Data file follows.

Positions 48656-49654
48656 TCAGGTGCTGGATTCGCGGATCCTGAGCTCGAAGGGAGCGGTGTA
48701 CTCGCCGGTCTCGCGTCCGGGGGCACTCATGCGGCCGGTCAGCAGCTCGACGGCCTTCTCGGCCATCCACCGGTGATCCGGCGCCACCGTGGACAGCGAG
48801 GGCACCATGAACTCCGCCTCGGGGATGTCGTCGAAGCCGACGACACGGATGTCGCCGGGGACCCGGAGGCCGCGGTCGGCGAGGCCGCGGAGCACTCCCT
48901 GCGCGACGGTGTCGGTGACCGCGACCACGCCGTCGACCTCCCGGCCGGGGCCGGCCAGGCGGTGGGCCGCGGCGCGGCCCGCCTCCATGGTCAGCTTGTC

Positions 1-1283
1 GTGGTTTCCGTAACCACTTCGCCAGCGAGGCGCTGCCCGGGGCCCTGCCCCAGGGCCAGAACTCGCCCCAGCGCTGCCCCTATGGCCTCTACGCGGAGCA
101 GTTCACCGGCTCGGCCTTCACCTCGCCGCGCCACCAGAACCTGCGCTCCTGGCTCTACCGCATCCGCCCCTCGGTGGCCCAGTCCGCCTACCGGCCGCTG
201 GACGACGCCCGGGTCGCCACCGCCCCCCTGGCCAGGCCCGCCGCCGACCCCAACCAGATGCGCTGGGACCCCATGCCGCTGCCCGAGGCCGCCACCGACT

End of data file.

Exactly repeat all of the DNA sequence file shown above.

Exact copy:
Positions 48656-49654
48656 TCAGGTGCTGGATTCGCGGATCCTGAGCTCGAAGGGAGCGGTGTA
48701 CTCGCCGGTCTCGCGTCCGGGGGCACTCATGCGGCCGGTCAGCAGCTCGACGGCCTTCTCGGCCATCCACCGGTGATCCGGCGCCACCGTGGACAGCGAG
48801 GGCACCATGAACTCCGCCTCGGGGATGTCGTCGAAGCCGACGACACGGATGTCGCCGGGGACCCGGAGGCCGCGGTCGGCGAGGCCGCGGAGCACTCCCT
48901 GCGCGACGGTGTCGGTGACCGCGACCACGCCGTCGACCTCCCGGCCGGGGCCGGCCAGGCGGTGGGCCGCGGCGCGGCCCGCCTCCATGGTCAGCTTGTC

Positions 1-1283
1 GTGGTTTCCGTAACCACTTCGCCAGCGAGGCGCTGCCCGGGGCCCTGCCCCAGGGCCAGAACTCGCCCCAGCGCTGCCCCTATGGCCTCTACGCGGAGCA
101 GTTCACCGGCTCGGCCTTCACCTCGCCGCGCCACCAGAACCTGCGCTCCTGGCTCTACCGCATCCGCCCCTCGGTGGCCCAGTCCGCCTACCGGCCGCTG
201 GACGACGCCCGGGTCGCCACCGCCCCCCTGGCCAGGCCCGCCGCCGACCCCAACCAGATGCGCTGGGACCCCATGCCGCTGCCCGAGGCCGCCACCGACT